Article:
New format for trade shows

New format for trade shows

I just returned from the Central Veterinary Conference (CVC) hosted by Advanstar publishing in Kansas City.

I’ve been attending this conference for many years and had grown accustomed to the floor plan and where our clients and prospects were traditionally located.  Last year, Terry Reilly of Advanstar announced to me they were going to re-format the show by grouping like exhibitors within common areas on the floor.  Terry explained how many trade show organizers were beginning to employ this strategy in recent years, and how this was the first attempt in the animal health industry.  I was intrigued and looked forward to this year’s event.

Being the creatures of habit (and resistors to change) we are, I anticipated a few grumblings about the new floor plan from exhibitors and attendees alike and I wasn’t disappointed. I do understand how some exhibitors would rather be located apart from their direct competitors, and how some attendees would prefer not to be “caught” comparison shopping between manufacturers.

The stronger position to be taken by exhibitors would be to invite direct comparisons and shopping by visitors to their booth – which is exactly what I discovered with a handful of the manufacturers and distributors there.  Attendees should also be willing to raise questions regarding competitive products and seek sales people who provide direct answers.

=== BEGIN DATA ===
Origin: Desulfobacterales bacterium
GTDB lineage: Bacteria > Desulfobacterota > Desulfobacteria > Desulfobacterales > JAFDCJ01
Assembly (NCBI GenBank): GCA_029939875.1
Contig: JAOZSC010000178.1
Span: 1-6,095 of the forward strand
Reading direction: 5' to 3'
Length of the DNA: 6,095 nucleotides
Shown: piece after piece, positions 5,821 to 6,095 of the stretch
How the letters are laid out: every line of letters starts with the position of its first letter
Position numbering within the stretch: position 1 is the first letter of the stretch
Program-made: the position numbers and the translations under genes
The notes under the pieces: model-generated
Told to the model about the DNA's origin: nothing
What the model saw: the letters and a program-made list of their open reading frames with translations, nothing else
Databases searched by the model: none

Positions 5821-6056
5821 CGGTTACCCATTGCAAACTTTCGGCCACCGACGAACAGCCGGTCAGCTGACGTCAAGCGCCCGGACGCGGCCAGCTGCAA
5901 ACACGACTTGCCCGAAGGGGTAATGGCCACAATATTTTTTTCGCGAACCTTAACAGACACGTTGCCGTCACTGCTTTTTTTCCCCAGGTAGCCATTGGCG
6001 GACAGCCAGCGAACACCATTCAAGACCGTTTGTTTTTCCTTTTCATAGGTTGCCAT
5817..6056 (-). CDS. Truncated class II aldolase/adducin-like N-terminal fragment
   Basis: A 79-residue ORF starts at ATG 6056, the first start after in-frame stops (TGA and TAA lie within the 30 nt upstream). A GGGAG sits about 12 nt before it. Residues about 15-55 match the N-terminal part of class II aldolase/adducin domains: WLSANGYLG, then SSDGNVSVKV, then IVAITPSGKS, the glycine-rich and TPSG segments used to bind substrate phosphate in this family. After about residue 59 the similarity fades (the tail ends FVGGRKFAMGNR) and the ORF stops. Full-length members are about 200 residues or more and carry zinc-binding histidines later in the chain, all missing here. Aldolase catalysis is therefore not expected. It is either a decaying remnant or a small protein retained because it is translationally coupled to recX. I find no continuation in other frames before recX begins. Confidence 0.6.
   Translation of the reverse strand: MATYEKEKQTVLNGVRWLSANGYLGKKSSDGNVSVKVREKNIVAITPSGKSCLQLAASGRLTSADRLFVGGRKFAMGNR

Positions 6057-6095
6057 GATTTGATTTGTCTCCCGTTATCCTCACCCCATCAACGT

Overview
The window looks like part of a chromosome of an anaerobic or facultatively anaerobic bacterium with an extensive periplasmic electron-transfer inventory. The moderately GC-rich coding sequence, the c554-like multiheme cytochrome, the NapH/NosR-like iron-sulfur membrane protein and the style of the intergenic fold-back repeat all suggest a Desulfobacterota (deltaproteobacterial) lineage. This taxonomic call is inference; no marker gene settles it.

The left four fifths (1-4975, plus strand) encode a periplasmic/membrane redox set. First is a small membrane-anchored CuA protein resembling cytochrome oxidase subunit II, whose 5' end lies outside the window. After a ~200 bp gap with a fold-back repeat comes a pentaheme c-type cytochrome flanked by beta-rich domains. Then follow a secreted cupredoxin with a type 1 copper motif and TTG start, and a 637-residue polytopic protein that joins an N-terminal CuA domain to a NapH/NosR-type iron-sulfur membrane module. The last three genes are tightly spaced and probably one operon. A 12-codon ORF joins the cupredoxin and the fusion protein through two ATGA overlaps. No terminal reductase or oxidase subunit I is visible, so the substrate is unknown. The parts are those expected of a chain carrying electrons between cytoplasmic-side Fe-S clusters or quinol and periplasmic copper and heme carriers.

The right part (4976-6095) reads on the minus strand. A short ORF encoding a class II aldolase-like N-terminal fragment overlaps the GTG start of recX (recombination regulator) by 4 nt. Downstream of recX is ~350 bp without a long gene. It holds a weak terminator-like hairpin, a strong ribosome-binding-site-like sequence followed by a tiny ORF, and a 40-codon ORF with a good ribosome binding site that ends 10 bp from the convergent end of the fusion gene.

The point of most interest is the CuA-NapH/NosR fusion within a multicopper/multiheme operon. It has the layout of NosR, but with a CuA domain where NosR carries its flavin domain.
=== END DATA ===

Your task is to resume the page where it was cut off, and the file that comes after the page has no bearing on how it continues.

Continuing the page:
After all, prospective customers will visit multiple exhibits within each category anyway, regardless of exhibit hall floor plan, so why not encourage them to seek out a competitor?  The stronger – and more confident – companies and sales professionals want prospective customers to review competitive products in order to reinforce their own superior product features and benefits.

So, was the new CVC exhibit hall format a success in the eyes of exhibitors or attendees?  Only time will tell.  My belief is the new format is here to stay, and that all parties involved in trade show marketing will come to view such a change as positive and helpful to commerce within their industry.

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